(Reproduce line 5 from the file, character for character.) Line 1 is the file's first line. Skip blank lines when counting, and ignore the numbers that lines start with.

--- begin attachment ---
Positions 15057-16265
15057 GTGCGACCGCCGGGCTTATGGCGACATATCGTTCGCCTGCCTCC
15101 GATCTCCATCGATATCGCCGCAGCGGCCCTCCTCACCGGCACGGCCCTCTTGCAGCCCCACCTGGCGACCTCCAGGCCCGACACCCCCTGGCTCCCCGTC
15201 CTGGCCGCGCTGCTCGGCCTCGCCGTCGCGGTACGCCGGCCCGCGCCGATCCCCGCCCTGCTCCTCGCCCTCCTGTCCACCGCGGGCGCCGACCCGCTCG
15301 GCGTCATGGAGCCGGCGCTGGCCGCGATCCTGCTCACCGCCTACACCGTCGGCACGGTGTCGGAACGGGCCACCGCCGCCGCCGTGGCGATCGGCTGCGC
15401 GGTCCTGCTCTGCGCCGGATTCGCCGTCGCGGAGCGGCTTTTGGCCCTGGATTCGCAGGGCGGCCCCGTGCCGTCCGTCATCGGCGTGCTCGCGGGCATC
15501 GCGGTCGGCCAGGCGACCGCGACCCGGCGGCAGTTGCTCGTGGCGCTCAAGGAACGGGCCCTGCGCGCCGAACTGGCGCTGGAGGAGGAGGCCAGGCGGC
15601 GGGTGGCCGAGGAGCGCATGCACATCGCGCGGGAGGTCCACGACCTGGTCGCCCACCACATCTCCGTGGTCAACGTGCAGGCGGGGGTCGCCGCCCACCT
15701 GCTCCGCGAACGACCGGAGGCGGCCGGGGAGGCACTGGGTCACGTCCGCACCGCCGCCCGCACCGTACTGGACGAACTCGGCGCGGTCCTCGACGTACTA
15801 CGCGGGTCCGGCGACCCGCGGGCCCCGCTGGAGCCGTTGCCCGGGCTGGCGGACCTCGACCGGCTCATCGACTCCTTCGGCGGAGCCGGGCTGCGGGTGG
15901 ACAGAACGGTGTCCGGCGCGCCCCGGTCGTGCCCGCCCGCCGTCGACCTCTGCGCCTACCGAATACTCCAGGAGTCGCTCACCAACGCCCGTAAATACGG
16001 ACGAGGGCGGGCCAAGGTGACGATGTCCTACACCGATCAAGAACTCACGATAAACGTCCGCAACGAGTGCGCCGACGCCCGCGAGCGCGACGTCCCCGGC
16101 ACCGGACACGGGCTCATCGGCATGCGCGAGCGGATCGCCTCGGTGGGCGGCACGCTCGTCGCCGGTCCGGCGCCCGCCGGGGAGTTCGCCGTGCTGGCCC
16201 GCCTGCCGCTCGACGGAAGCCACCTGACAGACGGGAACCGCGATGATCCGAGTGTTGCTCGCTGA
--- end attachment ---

15301 GCGTCATGGAGCCGGCGCTGGCCGCGATCCTGCTCACCGCCTACACCGTCGGCACGGTGTCGGAACGGGCCACCGCCGCCGCCGTGGCGATCGGCTGCGC